These numbers are simply mind-blowing!  In fact, this number is higher than last year season by one million of birds approximately.  The two millions mark was reached in the first 30 days of count.  Some of those "other hawks" can be seen in this post.
The results were announced by the Panama Audubon's Society (PAS) yesterday in an event that congregated members and old friends.  Two of the main hawk counters, Venicio "Beny" Wilson and Ariel Aguirre (both well recognized bird guides too) were the hosts for the night.
After presenting a nice video, filmed and edited by Xavier Lasso with testimonials and cuts of the flights (recalled me my own video published elsewhere), PAS' Executive Director Rosabel Miro showed some interesting pictures of the hawk count site in the summit of Ancon Hill and several examples of how this last season was so important.  Several newspaper articles and TV clips appeared in the media showing the migrant hawks and explaining some facts about this phenomena to the general public.  Before dinner, Karl Kaufmann explained that this amazing number was the result of favorable NW winds, clear days and less rain over Ancon Hill than in previous days, plus more interesting facts.
It is important to note that this is an underestimate.  Sometimes, the raptors flying low over Panama City were simply invisible for the hawk counters in the hill due to fog or rain... so certainly, more than THREE MILLIONS raptors flew over our heads!  Man, I love this city!    

Tuesday, November 19, 2013

At the Caribbean side

For the last weekend, I joined my pals Osvaldo Quintero and Rafael Luck and visited the Caribbean side of the Panama Canal, specifically the former Fort Sherman and the forests of the San Lorenzo National Park.  These area is quite varied in habitats, and rich in migrant species.  Our hope was to find some of these migrants, specially the rare or vagrants.
We started around the former Fort Sherman, and area with forest, mangroves, coast and grasslands... making it good for raptors.  The most common was (as its name suggest) the Common Black-Hawk, like the one pictured above.  We saw many of these hawks, most of them perched atop telephone poles.  We also saw Broad-winged Hawks, Yellow-headed Caracara, Peregrine Falcon, American Kestrel and a hovering Short-tailed Hawk in front of the marina.  This was a dark morph adult which, in Panama, seems to be as common like its white phase counterpart.
We decided to check a patch of forest behind the old church.  In previous visits, this site proved to be very good for migrants passerines; however, this time only the calls of the White-tailed Trogons were evident.  Eventually, we managed to see four trogons... some of them allowed great photos, like this female showing the undertail pattern.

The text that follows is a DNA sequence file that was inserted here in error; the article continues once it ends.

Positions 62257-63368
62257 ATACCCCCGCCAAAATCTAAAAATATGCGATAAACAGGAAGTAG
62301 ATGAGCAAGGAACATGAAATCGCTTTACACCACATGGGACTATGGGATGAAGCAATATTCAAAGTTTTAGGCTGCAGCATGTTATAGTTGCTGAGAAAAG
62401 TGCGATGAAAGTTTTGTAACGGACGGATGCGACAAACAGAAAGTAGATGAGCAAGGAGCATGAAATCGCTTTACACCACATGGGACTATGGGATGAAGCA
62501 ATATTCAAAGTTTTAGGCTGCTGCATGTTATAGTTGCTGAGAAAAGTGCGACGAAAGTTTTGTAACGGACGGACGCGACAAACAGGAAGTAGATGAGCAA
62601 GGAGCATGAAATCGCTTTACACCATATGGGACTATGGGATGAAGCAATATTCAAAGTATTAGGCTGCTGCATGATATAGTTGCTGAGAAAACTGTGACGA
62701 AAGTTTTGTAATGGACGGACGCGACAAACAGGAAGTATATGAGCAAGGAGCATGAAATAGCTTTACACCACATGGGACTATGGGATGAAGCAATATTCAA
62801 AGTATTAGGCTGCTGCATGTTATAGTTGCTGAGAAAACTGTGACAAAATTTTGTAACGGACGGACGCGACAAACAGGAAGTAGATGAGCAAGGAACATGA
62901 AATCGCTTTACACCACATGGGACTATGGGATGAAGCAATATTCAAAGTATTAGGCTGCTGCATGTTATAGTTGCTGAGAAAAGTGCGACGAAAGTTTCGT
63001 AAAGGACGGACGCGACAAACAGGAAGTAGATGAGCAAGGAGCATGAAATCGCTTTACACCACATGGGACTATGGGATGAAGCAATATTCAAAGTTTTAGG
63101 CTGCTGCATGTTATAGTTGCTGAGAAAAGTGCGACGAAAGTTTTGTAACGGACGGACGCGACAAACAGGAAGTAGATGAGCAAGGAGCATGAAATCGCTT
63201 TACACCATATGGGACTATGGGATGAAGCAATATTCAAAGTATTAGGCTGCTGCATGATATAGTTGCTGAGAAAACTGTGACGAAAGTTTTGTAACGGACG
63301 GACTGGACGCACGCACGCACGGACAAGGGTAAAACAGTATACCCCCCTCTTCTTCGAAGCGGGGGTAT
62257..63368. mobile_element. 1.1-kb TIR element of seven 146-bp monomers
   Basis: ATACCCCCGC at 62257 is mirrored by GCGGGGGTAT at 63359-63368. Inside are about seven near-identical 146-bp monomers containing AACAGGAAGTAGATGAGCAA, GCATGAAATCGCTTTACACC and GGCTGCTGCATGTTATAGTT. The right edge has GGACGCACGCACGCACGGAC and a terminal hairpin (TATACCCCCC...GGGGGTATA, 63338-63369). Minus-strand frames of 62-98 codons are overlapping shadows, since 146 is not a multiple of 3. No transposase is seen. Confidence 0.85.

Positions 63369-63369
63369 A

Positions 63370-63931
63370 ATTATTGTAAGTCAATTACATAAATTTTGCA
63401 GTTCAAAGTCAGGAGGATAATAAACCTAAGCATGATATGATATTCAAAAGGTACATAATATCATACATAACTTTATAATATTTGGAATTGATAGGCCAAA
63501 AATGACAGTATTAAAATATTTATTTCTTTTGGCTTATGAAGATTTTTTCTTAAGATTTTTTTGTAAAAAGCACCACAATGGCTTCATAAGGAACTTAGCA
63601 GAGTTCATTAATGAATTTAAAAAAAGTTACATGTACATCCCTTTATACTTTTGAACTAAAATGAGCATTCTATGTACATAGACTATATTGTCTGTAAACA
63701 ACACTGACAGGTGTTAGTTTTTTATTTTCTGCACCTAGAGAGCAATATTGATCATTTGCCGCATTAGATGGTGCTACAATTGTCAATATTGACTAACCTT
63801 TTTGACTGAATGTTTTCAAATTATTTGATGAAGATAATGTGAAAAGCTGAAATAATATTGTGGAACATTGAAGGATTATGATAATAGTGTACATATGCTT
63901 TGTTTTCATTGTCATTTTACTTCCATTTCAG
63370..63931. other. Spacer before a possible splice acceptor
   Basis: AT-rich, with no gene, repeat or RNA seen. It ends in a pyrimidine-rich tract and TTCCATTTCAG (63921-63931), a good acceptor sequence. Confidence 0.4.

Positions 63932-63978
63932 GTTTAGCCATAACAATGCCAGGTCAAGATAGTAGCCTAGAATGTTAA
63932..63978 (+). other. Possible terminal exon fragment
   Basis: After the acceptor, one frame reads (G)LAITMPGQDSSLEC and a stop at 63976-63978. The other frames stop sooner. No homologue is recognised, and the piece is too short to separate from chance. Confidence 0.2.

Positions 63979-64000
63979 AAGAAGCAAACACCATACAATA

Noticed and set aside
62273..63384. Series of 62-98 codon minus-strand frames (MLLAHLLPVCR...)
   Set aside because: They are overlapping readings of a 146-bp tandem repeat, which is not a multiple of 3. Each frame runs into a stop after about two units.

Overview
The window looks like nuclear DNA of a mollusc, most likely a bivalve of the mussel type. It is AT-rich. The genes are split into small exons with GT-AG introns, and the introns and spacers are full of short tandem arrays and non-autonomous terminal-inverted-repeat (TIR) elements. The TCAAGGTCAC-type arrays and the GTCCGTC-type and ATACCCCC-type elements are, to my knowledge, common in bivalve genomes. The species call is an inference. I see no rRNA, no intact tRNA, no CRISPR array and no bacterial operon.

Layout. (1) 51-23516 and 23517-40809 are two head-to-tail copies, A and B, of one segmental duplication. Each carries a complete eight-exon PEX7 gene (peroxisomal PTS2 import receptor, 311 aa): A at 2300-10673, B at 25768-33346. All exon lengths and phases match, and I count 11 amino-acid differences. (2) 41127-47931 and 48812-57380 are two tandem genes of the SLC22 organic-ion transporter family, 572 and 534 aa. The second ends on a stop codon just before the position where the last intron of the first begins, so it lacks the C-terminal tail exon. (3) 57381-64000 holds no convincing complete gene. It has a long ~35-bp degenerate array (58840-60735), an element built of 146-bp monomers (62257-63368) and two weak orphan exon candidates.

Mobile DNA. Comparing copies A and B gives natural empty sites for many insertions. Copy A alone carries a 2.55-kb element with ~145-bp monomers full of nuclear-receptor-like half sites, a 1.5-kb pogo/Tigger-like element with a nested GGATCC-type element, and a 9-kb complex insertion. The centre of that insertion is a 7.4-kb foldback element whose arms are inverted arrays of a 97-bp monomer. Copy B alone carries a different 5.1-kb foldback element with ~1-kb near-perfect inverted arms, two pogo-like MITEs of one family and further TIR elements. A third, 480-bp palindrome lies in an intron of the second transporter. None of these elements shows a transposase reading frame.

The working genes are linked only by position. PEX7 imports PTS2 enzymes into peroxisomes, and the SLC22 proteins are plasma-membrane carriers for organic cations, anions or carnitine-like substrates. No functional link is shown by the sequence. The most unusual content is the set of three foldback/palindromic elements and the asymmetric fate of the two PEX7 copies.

Of course, the undertail of the adult male is completely white.  My photo shows this field mark... although the bird was a little bit far away.
Then, we visited an historic point of this former US base: the Toro Point Lighthouse.  Notice the structure resembling vaguely the Eiffel Tower... that is because this lighthouse, built by the French in 1893, was designed by Gustav Eiffel!
Shortly after I took the above photo with my phone, it started to rain.  We decided to wait at the marina restaurant, where we had our breakfast with a deserved cup of coffee.  After a while, we left the restaurant and decided to leave Fort Sherman because the activity, in general, was very low.  We drove through the Gatun spillway and dam, entering the forests of the San Lorenzo National Park and, eventually, into the road to the town of Achiote.  This road is famous in the birding world... but we arrived late in the day.  We only heard some Blue-black Grosbeaks and Chestnut-mandibled Toucans in the distance.  Some movements in the shrubs by the bridge turned out to be some kind of snake.
I have to admit that I know nothing about snakes identification... and after lot of searching in internet, I'm still confused with this one.  Perhaps a Yellow-bellied Racer?  It recalled me a Salmon-bellied Racer that I saw some years ago in this area too.  It was more or less 6 feet-long and very quick!
We entered the town of Achiote, birding the forest borders and the pasturelands surrounding it.  The only highlight was the above Rufescent Tiger-Heron.  It is unusual to find this species in the open in Panama; although in South America is commonly found in similar habitats.  However, my favorite bird was the lonely Killdeer that we found in the baseball field.